I worked at PDI during Shrek, but have been working at NVIDIA since 2002.
Each time we render a frame a text log file is generated with statistics, debugging and error information. Currently, we generate statistic information only for the beauty passes and not during depth map generation or quick shaded motion renders. The graphs below come from a program I wrote that parses the log files for the statistics data, munges the data and appends the overall averages and maximums to a separate file which is then graphed using gnuplot.
Data gathering started on November 8th, 2000, so the X-axis is “days since 11/8/00″.
The maximum values are the largest single daily value. The averages are the average of all the frames for each day. The “Frame Avg” value is the sum of the rasterization and shading averages.
Each frame is made up of several layers. Each night, only a few of the layers for a given frame are rendered. The other layers have either already been rendered, or are skipped. So, these times do not, in general, reflect the real time it would take to render a frame. Gathering that data would be very difficult.
At PDI, we separate rendering into two stages, rasterization and shading. Rasterization handles all the geometry and determines what is visible from a given camera and stores the information in a “deep file” which is passed to the shading program. The shading program loads all the textures, depth maps, and then streams through the deep file calling all the material, map, light and pixel shaders to determine the surface colors and finally filters and stores the result into a standard image file.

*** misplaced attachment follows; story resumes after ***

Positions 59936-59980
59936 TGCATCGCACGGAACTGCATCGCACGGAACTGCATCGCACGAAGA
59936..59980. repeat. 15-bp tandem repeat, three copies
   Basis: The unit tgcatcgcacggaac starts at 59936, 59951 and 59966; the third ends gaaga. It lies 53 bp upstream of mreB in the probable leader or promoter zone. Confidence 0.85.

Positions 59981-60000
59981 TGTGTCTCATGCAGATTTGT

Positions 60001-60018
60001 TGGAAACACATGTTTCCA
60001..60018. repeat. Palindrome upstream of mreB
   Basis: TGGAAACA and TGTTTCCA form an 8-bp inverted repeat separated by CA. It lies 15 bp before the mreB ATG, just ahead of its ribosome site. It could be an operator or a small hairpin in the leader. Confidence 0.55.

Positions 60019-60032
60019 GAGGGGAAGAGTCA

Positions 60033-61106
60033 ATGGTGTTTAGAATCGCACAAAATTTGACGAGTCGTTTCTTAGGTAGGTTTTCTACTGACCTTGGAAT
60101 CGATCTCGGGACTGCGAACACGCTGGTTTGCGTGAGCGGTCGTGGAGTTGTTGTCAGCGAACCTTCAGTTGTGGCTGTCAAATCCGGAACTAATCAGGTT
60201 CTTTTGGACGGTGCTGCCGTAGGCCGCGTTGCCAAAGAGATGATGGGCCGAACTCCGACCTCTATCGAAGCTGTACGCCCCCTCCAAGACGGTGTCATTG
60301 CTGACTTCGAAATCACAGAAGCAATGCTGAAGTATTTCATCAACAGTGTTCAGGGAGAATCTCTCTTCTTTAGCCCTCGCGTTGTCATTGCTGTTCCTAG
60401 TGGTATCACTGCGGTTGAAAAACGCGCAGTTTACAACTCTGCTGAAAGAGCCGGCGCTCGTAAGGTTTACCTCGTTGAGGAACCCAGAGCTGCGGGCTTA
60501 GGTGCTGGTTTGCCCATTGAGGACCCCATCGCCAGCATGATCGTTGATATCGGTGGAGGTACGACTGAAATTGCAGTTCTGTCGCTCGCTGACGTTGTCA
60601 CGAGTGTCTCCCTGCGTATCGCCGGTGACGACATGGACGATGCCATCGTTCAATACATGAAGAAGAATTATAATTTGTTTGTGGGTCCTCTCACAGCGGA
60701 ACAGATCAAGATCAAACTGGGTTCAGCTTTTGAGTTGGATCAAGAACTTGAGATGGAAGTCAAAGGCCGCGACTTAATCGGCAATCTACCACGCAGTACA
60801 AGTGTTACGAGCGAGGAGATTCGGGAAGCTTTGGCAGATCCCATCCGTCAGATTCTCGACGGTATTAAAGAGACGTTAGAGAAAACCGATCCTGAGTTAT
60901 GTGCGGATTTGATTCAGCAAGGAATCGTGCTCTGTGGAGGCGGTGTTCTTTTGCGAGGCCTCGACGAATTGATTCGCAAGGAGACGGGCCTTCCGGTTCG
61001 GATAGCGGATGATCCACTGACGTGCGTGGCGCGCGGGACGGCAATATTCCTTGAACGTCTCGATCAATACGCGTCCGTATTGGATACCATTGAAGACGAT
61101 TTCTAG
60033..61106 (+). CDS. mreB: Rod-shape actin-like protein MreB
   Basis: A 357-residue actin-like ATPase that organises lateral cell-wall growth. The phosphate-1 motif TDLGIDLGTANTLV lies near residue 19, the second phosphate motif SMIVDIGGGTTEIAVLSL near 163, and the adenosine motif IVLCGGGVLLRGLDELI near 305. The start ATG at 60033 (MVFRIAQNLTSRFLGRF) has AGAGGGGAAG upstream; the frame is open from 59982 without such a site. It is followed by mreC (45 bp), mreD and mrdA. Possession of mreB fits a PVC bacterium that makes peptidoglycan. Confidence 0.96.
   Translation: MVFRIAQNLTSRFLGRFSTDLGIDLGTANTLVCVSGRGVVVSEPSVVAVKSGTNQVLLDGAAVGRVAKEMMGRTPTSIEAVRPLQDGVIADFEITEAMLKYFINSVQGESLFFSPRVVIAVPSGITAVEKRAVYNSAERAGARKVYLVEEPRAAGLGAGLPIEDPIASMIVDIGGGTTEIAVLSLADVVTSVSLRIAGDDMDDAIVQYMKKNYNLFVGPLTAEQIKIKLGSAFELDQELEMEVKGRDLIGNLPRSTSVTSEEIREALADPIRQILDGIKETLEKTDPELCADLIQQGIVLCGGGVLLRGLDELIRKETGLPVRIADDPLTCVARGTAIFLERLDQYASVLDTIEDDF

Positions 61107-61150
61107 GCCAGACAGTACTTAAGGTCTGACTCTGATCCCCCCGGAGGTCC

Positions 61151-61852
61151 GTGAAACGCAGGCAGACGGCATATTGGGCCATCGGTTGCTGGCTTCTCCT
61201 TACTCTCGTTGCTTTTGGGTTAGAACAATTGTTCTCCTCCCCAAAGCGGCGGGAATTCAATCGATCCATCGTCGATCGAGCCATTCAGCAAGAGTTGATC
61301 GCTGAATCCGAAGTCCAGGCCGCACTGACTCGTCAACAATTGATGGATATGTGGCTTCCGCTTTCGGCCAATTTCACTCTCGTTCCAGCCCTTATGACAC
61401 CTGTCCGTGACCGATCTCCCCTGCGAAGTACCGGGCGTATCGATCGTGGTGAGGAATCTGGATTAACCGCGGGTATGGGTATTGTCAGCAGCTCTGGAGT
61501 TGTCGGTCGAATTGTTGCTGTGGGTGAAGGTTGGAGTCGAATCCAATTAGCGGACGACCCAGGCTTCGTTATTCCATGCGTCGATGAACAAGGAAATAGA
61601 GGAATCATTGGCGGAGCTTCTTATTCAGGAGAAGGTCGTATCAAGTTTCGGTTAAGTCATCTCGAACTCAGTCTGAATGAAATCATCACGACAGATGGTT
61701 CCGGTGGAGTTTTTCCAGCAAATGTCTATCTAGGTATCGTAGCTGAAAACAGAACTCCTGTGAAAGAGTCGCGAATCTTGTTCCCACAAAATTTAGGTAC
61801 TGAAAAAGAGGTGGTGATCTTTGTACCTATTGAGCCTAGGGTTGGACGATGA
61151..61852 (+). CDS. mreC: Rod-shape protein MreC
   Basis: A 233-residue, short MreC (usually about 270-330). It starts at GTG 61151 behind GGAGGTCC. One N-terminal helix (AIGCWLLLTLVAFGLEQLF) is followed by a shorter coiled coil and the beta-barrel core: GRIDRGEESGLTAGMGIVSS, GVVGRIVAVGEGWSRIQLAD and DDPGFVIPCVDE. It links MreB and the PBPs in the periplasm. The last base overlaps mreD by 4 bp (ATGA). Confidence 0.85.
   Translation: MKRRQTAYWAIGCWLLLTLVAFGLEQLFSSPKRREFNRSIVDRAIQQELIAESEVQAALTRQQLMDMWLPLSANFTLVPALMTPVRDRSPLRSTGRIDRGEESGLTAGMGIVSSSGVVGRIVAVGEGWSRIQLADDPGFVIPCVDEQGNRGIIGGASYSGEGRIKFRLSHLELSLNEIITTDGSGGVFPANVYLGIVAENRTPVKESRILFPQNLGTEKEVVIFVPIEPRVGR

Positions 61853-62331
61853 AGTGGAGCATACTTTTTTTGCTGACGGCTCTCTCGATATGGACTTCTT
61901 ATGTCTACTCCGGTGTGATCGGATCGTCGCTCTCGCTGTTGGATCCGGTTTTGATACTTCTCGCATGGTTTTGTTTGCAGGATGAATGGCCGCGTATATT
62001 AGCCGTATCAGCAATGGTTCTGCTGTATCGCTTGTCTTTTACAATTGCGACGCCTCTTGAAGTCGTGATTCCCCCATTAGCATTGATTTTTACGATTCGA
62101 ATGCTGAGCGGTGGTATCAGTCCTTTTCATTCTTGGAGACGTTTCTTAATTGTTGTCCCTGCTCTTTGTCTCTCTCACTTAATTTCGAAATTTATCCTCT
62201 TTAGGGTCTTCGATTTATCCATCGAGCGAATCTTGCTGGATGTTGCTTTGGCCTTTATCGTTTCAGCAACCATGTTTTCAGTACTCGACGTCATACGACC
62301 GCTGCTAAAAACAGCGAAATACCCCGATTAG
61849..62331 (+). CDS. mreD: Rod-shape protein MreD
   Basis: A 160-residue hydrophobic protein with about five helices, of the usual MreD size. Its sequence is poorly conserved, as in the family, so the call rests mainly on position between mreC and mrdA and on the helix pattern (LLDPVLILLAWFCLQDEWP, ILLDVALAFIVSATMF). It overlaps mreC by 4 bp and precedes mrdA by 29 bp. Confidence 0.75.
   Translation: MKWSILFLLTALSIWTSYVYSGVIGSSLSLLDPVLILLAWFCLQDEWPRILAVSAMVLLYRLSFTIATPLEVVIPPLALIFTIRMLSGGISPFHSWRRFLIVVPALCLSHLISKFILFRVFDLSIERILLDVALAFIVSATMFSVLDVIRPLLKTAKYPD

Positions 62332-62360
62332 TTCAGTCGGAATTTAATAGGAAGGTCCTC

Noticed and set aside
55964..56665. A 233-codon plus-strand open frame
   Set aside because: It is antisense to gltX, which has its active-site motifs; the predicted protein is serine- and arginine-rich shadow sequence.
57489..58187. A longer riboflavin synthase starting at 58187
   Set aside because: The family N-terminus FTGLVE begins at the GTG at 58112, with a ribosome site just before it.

The Deep file is rasterized in tiles, so it isn’t all in memory at the same time. The “Texture Files” line represents the file size of all textures used to shade the scene. Since we only load the levels in the MIP-map that we actually need, we use much less memory when texture maps are in the distance or out of view. The “Texture RAM” line shows that we generally load about 1/3 of the files into memory during shading. This would be even lower if we didn’t use “Scan Conversion” so often, which forces loading of the largest MIP-map level. Scan conversion doesn’t do MIP-map filtering, but instead scan converts the actual texture polygon in the texture map for a higher quality filtering.
The maximum values represent the largest value from a single log file for that day.
We gather statistics for each layer rendered, and totals for all layers in a frame. This graph shows the average and maximum polygons rendered for each day. It seems as if we generally have one big layer in each shot. This is probably represents the fact that we don’t render all of the layers for a frame each night.
This graph is included just for fun. This represents the number of polygons rendered for a given layer (not frame) divided by the number of pixels in the image (1828*990 =~ 1.8M pixels/image), better known as Polygons/Pixel or sometimes, absurd complexity.